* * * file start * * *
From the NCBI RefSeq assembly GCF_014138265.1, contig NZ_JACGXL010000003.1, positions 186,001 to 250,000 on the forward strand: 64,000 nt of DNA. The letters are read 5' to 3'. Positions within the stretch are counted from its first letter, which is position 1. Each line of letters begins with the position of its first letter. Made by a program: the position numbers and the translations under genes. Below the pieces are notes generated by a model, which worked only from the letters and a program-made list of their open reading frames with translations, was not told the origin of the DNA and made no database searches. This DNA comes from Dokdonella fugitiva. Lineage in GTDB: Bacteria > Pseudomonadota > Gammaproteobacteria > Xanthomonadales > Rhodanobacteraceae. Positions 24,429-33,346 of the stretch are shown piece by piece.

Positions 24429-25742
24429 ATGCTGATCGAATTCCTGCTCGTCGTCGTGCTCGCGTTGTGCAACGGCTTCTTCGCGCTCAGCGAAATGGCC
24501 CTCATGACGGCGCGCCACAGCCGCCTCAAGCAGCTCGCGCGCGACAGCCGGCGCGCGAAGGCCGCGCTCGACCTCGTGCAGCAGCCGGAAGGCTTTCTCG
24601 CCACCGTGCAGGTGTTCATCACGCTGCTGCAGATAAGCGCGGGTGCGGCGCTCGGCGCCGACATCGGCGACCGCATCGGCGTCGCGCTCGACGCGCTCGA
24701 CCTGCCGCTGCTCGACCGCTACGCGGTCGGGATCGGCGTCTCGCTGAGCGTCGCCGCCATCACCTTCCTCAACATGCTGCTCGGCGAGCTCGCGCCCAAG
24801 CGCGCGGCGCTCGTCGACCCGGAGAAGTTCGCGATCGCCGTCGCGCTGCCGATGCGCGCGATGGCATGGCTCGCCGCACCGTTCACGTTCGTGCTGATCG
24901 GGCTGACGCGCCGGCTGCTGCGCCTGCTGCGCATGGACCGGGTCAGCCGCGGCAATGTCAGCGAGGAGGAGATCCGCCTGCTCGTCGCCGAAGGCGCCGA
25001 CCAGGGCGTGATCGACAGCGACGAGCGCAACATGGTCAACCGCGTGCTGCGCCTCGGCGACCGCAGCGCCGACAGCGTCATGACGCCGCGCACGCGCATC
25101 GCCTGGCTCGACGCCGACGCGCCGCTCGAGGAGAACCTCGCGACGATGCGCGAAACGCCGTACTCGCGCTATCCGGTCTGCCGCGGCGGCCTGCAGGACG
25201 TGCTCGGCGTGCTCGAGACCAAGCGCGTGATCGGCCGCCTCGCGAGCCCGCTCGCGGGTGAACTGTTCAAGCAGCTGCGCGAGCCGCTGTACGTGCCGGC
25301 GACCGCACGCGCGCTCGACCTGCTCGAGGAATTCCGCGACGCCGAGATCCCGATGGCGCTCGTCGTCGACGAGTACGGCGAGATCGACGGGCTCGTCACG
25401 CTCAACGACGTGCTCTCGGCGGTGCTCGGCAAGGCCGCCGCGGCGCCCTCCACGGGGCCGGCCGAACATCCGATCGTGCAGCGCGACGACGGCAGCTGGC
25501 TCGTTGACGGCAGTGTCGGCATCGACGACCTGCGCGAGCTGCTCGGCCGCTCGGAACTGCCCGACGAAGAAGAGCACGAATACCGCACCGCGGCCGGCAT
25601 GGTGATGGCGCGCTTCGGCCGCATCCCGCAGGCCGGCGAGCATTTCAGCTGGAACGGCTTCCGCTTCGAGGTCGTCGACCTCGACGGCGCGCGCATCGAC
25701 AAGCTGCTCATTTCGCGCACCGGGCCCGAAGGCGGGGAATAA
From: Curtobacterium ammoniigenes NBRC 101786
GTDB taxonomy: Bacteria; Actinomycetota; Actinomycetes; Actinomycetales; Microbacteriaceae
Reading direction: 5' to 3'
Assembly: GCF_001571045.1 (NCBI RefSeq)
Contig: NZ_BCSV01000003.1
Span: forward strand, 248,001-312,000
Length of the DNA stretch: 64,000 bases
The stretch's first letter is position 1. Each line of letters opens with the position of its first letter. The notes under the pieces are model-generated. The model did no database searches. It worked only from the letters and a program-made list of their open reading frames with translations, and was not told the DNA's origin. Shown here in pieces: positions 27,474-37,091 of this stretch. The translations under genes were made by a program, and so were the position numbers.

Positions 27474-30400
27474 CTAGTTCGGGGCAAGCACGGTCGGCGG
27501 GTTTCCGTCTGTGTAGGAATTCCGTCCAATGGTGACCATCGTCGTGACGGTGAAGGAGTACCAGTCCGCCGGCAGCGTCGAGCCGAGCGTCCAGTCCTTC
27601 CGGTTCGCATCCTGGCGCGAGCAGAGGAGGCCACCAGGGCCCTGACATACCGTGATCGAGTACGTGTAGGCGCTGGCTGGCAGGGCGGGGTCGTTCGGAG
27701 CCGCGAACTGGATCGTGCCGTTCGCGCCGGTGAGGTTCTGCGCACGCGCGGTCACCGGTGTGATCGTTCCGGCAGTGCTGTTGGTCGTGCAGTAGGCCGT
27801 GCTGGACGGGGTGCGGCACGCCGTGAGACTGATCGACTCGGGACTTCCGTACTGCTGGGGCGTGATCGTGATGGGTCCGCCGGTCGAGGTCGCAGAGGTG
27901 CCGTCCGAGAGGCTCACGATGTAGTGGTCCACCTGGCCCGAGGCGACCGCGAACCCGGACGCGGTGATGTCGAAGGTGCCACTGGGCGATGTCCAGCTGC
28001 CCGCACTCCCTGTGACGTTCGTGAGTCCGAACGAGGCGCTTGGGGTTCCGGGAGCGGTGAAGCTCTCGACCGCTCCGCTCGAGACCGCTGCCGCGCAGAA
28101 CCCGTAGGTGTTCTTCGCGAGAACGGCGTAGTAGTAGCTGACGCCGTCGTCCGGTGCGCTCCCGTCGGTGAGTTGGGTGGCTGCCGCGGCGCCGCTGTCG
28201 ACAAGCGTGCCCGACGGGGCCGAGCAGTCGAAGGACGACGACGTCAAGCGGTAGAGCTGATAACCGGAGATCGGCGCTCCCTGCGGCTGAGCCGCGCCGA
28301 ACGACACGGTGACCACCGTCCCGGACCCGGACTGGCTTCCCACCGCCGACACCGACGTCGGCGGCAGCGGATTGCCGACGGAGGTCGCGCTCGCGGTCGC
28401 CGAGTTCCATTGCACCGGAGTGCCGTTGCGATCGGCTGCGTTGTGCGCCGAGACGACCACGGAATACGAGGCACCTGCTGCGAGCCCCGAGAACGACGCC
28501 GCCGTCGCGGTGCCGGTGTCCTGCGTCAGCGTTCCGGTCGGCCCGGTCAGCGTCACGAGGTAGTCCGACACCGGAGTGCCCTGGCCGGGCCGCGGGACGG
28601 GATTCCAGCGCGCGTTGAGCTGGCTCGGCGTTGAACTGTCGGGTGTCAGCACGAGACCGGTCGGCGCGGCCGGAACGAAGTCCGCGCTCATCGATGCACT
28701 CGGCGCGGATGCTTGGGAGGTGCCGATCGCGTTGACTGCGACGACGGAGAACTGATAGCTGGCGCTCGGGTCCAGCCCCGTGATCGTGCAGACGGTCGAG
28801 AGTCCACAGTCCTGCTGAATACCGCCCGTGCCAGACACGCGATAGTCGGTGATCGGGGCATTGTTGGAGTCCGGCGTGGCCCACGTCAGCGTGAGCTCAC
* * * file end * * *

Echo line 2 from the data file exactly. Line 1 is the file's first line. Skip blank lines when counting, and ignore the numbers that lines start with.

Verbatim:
Positions 24429-25742